It’s been almost two years since Dan and I have come up with the idea of GRAFT— an open, real-time payment processing network. Back then, GRAFT was a super innovative thing, and in fact it’s still is. But everything changes and evolves so fast these days, especially in crypto industry. As of today, we have learned a lot of things we didn’t know about two years ago, while some of them simply did not exist. Hence is Lyra — the next evolutionary step, which is not supposed to fully replace GRAFT but rather extend and enhance its ideas and principles by enabling instant, frictionless payments, banking, and digital asset management, for business and personal use.
My job at GRAFT is to make sure that we have an absolutely most technologically advanced payment processing platform on the market. Because of the rapid pace of blockchain development, this market rewards technological breakthroughs over mere traction. At the end of the day we want GRAFT to be a “unicorn” project (a project with billion dollar valuation) and that requires having a break-through platform. I also want you to know that work we’re doing with Lyra is not affecting the work we’re doing on RTA — our engineering team is fully self-sufficient there.
Unlike GRAFT, Lyra is not a cryptocurrency, and not even a blockchain per se (I will explain why in the next post, unless you want to read through the full LYRA white paper and its references). Lyra is bigger: it is intended to move various things, including GRAFT, between people and businesses. One can say that was the declared purpose of GRAFT as well. That’s correct. But Lyra can do it in more efficient way with less efforts— thanks to new technologies and techniques that we would be unable to use in GRAFT, because GRAFT was forked from the existing platform, while Lyra is being designed and coded from scratch. GRFT, however, is the perfect fit for the first exclusive token on Lyra platform that is eligible for paying transaction and token generation fees as well as voting for authorizing nodes (more details also in the next post).
Now enough with introductions, let’s go straight to the business. Right after LYRA white paper was published two months ago, I started working on Lyra proof of concept. The Lyra PoC is supposed to become a “live white paper” — something that probably was never done before. Instead of just reading the boring document and trying to figure out by yourself whether all the proposed solutions are really going to work, you will be able to play with live demo apps and see the real code in action. Although it’s not going to be the final product, eventually it is supposed to be pretty close. And maybe one day, after some good refactoring and even redesign, and with your support, it will become a production network.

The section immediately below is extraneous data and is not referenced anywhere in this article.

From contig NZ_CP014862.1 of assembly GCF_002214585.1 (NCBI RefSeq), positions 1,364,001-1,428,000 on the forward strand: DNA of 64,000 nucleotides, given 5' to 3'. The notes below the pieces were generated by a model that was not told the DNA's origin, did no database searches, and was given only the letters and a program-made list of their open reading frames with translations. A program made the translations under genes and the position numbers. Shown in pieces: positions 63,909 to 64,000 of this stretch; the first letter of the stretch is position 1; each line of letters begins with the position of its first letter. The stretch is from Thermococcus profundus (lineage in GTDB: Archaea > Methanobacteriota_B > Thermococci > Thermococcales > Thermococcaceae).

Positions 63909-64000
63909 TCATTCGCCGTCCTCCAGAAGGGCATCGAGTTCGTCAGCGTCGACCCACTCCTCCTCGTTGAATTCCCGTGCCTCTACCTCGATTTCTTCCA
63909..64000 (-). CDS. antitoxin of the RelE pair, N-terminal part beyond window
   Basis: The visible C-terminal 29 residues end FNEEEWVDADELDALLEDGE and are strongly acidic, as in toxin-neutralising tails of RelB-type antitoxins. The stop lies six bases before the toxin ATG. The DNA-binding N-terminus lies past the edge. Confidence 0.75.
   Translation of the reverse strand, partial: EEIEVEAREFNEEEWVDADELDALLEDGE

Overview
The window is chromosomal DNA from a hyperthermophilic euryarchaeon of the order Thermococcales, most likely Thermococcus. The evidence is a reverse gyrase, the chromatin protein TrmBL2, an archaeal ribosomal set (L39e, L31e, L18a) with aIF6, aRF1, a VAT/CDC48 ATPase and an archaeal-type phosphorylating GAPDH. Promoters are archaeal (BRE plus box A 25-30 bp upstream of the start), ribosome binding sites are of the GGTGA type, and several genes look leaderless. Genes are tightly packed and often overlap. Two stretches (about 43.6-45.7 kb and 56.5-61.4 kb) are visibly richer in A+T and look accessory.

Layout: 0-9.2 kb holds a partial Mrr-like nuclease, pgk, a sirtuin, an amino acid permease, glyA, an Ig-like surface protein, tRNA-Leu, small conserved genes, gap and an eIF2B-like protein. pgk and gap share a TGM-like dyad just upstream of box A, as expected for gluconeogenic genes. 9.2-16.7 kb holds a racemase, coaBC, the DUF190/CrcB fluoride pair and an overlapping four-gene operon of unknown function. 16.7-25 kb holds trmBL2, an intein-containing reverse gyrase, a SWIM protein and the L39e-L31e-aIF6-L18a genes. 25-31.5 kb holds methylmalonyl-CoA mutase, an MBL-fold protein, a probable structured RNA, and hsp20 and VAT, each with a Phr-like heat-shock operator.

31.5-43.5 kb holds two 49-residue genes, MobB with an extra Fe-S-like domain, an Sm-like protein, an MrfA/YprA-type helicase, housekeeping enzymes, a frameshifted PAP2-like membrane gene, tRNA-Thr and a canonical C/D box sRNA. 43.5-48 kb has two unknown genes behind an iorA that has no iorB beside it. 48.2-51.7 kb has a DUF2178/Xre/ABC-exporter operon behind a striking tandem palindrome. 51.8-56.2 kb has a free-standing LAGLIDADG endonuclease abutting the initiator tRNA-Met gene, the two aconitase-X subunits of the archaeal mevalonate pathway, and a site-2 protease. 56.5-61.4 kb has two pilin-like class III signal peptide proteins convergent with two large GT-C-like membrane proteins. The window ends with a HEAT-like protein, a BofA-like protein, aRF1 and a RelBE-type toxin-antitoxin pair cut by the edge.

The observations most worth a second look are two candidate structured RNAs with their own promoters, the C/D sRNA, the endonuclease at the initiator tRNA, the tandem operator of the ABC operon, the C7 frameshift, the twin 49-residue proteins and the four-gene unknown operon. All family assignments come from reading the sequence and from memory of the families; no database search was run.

The main objective of the “live white paper” is to prove, polish, and test-drive the basic concepts declared in the white paper: distributed proof of stake combined with chain collection and private transactions, and all “tricks” around them. Once PoC is complete, it will be used as a base for creating the actual product. The proof of concept plan consists of several phases, where each phase is intended to prove at least one of the innovative Lyra design concepts. Below is the list of deliverables for each Lyra “live white paper” phases.
Phase 1: Chain collection, full node, standalone authorizer node, console client, Client RPC, transfer transaction, genesis block, single-node testnet, single authorizer node, Mac OS binaries
Phase 2: Handling multiple custom tokens, loyalty and store credit points use case, multi-currency transaction fees, Mac OS, Windows, and Linux binaries
Phase 3: Private transactions (Stealth address, RingCT)
Phase 4: Multi-node network
Phase 5: Voting, authorizers’ list update, authorization quorum, double-spending resolution with multiple authorizers
Phase 6: GUI clients for desktop and mobile devices. Maybe: payment card
First, I reserve the right to change this plan anytime by adding, removing, or reshuffling the phases or/and their content.
Second, no timelines (not yet).
The source code and binaries will be published at some point (when and how — to be decided).
In the next post I will provide more details about objectives of phase one and technologies involved in that phase, which is actually complete as I already started coding for the second phase.
Stay tuned! You can send your questions and suggestions to firstname.lastname@example.org.